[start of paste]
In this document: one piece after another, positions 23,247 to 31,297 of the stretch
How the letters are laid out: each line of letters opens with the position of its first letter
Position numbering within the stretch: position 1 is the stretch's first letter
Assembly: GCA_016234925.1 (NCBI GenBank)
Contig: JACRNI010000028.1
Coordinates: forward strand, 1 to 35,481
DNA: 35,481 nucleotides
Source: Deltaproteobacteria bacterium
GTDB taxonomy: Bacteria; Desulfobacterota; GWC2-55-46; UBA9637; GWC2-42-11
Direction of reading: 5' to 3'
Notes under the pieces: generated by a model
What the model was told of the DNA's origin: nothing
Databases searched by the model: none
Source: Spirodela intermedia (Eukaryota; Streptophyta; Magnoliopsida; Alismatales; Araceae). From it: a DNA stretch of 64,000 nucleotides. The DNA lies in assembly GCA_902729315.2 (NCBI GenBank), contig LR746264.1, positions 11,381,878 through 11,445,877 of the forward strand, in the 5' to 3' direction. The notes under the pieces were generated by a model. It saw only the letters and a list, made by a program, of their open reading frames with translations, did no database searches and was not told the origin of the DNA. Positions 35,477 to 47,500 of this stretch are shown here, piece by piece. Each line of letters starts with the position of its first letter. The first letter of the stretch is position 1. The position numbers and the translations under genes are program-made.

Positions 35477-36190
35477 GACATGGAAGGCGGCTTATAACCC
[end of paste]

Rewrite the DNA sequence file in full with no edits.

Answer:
In this document: one piece after another, positions 23,247 to 31,297 of the stretch
How the letters are laid out: each line of letters opens with the position of its first letter
Position numbering within the stretch: position 1 is the stretch's first letter
Assembly: GCA_016234925.1 (NCBI GenBank)
Contig: JACRNI010000028.1
Coordinates: forward strand, 1 to 35,481
DNA: 35,481 nucleotides
Source: Deltaproteobacteria bacterium
GTDB taxonomy: Bacteria; Desulfobacterota; GWC2-55-46; UBA9637; GWC2-42-11
Direction of reading: 5' to 3'
Notes under the pieces: generated by a model
What the model was told of the DNA's origin: nothing
Databases searched by the model: none
Source: Spirodela intermedia (Eukaryota; Streptophyta; Magnoliopsida; Alismatales; Araceae). From it: a DNA stretch of 64,000 nucleotides. The DNA lies in assembly GCA_902729315.2 (NCBI GenBank), contig LR746264.1, positions 11,381,878 through 11,445,877 of the forward strand, in the 5' to 3' direction. The notes under the pieces were generated by a model. It saw only the letters and a list, made by a program, of their open reading frames with translations, did no database searches and was not told the origin of the DNA. Positions 35,477 to 47,500 of this stretch are shown here, piece by piece. Each line of letters starts with the position of its first letter. The first letter of the stretch is position 1. The position numbers and the translations under genes are program-made.

Positions 35477-36190
35477 GACATGGAAGGCGGCTTATAACCC